My teaching style is dialogic and interactive.  Learning is hybrid and communal, and students do not benefit from memorizing rigid conventions and rule quoting. Their thinking matures when they are able to experiment with composing processes and learn a variety of techniques for composing efficient and meaningful arguments.  I enjoy the opportunity that connectivist practices offer the composition classroom, especially in how they force us to consider “audience” in new ways.  When students  edit their peers and themselves in a less formal but more public way using interactive and social media, they make richer connections regarding their own use of text and images.

I am a digital and critical pedagogue and humanist, deeply committed to  composition and research as forms of inquiry. Digital environments maximize the potential for organic writing by exposing the organic layers of a composition, and enabling new forms of peer review. Technology and digital media have become part of my classroom practice because of the avenues they open for thinking and expression. However, beyond my use of technology, I want my students to see academic behaviors as compatible with experiential learning and to see composition as a vibrant expression of their experience as scholars.

3 responses to “Teaching Philosophy”

  1. Bon Avatar

    Love this. “I want my students to see academic behaviors as compatible with experiential learning” – you manage here to address what I see as the biggest adaptive gap for institutional education at all levels. Those of us pedagogically committed to experiential learning and open thinking and creative exploration, for ourselves and the people we teach, have to teach our colleagues, our admin, and often our students to un-learn the bounded assumptions about “what counts” as educational practice.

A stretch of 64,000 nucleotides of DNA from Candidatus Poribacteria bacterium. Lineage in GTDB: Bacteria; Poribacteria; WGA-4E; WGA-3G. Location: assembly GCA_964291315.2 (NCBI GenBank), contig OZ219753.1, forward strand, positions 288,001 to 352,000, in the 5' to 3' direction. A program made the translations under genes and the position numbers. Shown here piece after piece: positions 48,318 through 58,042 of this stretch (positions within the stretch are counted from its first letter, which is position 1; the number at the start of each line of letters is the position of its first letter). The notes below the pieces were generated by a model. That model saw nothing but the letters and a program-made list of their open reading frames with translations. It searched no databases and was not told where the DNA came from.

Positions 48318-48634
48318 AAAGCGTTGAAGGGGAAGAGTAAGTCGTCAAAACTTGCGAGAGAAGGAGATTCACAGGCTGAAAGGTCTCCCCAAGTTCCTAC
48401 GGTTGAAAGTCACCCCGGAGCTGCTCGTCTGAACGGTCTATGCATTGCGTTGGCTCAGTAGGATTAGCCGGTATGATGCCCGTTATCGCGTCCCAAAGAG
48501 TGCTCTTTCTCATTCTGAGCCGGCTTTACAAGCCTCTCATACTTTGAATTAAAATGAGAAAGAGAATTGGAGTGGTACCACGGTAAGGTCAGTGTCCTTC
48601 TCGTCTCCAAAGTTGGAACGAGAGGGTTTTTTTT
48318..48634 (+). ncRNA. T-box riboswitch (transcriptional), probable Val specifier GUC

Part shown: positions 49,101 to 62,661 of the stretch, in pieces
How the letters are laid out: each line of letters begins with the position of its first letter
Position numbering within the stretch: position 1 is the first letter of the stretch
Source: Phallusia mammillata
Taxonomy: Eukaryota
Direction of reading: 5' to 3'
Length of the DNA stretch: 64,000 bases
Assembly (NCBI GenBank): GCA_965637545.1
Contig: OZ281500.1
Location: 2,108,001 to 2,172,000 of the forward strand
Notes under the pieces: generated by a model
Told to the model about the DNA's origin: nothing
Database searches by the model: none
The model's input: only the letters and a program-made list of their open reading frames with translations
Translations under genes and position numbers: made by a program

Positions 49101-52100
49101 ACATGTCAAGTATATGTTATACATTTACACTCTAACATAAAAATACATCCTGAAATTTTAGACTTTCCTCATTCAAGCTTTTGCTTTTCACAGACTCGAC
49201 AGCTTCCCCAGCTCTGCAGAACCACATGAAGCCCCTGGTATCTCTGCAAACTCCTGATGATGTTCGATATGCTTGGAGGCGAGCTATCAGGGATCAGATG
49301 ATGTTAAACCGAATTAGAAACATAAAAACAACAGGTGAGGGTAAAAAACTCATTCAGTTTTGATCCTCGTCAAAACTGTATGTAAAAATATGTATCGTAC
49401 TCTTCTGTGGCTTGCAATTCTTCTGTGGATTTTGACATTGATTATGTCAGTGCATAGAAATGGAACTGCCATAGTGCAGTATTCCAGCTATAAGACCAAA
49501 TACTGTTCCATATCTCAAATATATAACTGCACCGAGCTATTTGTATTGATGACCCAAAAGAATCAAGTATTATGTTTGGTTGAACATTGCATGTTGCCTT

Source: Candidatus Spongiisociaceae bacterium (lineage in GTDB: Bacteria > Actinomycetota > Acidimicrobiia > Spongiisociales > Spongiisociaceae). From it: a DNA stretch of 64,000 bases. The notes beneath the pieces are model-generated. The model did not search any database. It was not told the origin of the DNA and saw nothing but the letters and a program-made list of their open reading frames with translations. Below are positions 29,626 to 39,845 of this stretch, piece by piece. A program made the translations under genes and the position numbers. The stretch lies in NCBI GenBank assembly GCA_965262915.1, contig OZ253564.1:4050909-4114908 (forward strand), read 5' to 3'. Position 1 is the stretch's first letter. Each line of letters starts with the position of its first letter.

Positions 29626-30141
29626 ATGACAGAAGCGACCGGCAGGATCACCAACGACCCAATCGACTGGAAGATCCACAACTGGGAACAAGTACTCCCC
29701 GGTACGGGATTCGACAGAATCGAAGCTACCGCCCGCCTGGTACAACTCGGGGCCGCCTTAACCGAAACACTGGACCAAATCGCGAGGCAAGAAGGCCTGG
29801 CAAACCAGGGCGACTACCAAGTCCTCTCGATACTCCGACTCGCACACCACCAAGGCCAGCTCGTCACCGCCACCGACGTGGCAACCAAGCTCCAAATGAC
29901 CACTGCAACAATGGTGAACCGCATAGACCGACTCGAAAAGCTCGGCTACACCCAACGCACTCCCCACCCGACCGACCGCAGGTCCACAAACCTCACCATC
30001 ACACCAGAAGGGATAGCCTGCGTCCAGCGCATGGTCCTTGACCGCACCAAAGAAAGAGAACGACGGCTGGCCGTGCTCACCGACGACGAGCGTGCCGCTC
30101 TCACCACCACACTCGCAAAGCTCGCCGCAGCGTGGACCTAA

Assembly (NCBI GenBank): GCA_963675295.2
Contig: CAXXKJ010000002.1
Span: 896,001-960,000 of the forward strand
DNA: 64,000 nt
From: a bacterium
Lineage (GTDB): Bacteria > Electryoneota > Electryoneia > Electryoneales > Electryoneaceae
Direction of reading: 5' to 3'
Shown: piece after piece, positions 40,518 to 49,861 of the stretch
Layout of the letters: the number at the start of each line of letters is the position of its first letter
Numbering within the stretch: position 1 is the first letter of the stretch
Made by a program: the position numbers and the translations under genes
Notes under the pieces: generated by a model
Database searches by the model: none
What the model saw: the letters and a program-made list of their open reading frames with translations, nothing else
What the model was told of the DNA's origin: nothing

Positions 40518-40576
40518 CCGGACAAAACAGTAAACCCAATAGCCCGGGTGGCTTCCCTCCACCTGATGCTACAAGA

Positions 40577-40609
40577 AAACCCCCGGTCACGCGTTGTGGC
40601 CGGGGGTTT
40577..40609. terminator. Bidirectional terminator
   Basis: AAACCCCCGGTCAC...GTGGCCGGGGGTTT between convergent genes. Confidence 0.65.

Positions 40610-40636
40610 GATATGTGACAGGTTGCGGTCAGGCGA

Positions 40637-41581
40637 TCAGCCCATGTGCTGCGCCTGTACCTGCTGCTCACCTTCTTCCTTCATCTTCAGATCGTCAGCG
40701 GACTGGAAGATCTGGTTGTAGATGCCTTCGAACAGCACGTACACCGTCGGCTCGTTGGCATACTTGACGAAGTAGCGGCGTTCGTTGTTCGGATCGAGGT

1. prorabaugh@gmail.com Avatar
      prorabaugh@gmail.com

      That unlearning is a difficult process for all of us, and sometimes I am uncomfortable with the seemingly “righteous” or polemic way it can come across. That said, institutional learning, as many of us have seen, “schools” passion and exploration out of the learning process too often. It comes down to intrinsic and extrinsic motivations for learning, and the former are so much more productive and meaningful. My favorite metaphor for this is riding a bike — a process that is incredibly hard for a 4-6 year old to imagine, and yet she will commit herself to so much trial and error to complete it. I call that “research”. Thanks for being the first comment-er in my new space!

  2. Vanessa Vaile Avatar

    Yes. Now to make writing and other classroom discoveries as exciting and liberating an adventure as riding a bicycle. Imagine the same with ponies, an even more complex process, upping the communication ante with another mind and will in the mix ~ and with it, the motivation.

    Yet I’ve seen academic instructors mock and dismiss the experiential. Based on observation, I suspect experiencing such intrinsically motivated processes arms learners against the conditioning that will call for unlearning…unfettering.

Leave a Reply

Your email address will not be published. Required fields are marked *

css.php